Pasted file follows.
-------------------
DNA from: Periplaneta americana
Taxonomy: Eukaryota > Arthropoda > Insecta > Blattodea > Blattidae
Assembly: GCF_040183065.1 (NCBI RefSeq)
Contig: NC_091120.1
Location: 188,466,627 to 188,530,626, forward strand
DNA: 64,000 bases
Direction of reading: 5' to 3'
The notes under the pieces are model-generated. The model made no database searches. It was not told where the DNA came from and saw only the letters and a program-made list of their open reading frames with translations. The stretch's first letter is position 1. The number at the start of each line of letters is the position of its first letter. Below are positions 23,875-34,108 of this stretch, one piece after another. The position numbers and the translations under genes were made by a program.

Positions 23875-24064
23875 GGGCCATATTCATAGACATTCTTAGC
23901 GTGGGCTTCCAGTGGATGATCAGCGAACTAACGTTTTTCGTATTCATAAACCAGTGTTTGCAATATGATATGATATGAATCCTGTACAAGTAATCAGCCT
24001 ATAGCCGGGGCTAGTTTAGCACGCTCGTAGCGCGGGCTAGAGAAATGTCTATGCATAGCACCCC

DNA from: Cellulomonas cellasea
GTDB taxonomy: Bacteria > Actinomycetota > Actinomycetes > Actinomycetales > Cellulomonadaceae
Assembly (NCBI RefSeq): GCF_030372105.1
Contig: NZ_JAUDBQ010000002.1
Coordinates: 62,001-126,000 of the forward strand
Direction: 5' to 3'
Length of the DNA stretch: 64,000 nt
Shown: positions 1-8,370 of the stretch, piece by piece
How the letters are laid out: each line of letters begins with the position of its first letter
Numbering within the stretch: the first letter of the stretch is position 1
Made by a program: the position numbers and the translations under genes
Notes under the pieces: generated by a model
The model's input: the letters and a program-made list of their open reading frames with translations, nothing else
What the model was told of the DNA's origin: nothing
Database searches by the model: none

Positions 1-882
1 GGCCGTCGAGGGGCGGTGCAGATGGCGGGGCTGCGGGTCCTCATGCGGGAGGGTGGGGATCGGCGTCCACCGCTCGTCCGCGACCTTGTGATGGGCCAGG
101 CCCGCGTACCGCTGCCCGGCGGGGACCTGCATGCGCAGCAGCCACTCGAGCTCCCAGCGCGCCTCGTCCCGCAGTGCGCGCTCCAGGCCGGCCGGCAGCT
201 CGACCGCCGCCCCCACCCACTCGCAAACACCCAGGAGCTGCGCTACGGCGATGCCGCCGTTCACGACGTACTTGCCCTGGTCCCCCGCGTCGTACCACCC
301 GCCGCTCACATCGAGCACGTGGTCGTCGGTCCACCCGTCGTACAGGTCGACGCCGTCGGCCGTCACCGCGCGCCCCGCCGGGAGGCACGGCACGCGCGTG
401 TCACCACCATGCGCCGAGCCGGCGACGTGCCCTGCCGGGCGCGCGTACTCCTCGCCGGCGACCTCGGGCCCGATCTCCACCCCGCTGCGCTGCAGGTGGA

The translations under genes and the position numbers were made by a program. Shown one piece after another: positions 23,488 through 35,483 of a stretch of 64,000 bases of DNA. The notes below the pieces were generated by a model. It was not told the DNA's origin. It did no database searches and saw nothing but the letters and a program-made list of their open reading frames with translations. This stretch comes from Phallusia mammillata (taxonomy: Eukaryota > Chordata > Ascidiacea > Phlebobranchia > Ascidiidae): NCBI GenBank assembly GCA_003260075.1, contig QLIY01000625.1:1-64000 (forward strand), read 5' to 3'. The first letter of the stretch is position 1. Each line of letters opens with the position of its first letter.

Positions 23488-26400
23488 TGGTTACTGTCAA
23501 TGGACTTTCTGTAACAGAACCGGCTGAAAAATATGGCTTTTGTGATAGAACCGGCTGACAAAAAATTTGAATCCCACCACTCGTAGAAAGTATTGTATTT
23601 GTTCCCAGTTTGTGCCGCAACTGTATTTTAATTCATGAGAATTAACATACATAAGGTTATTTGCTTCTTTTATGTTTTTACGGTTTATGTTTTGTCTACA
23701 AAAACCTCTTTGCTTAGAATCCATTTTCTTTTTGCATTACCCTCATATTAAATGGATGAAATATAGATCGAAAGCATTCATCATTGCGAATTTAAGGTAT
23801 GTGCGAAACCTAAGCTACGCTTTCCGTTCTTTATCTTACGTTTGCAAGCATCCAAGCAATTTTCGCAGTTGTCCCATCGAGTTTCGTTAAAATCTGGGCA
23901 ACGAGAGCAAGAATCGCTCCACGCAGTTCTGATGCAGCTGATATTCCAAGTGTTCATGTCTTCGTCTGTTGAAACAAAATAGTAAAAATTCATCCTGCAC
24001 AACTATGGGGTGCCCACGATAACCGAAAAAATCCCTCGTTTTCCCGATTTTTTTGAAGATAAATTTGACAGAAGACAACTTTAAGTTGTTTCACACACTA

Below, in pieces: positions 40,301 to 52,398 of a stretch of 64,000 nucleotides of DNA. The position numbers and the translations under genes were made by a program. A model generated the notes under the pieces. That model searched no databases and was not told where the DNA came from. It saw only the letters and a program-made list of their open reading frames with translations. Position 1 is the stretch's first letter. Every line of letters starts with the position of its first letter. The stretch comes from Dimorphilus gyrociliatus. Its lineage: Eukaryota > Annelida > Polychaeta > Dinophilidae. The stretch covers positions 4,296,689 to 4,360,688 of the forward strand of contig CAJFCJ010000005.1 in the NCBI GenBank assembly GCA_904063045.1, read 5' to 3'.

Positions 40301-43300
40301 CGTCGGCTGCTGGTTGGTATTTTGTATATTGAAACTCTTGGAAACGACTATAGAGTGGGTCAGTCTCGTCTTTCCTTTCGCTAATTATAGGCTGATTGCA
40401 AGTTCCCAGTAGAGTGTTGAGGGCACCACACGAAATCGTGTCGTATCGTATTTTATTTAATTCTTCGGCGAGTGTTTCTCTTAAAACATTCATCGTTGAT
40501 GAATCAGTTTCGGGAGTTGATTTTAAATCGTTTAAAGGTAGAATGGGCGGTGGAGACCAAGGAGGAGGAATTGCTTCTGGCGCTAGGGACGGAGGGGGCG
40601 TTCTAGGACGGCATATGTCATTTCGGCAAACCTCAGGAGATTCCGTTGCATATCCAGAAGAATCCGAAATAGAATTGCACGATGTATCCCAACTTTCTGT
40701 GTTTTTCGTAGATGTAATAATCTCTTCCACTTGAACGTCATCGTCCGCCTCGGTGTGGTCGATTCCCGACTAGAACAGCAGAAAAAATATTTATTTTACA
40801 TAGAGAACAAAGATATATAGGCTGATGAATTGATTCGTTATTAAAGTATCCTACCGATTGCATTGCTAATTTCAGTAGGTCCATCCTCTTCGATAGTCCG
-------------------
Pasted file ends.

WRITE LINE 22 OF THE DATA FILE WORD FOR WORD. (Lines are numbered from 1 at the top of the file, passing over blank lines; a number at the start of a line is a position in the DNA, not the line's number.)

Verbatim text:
Numbering within the stretch: the first letter of the stretch is position 1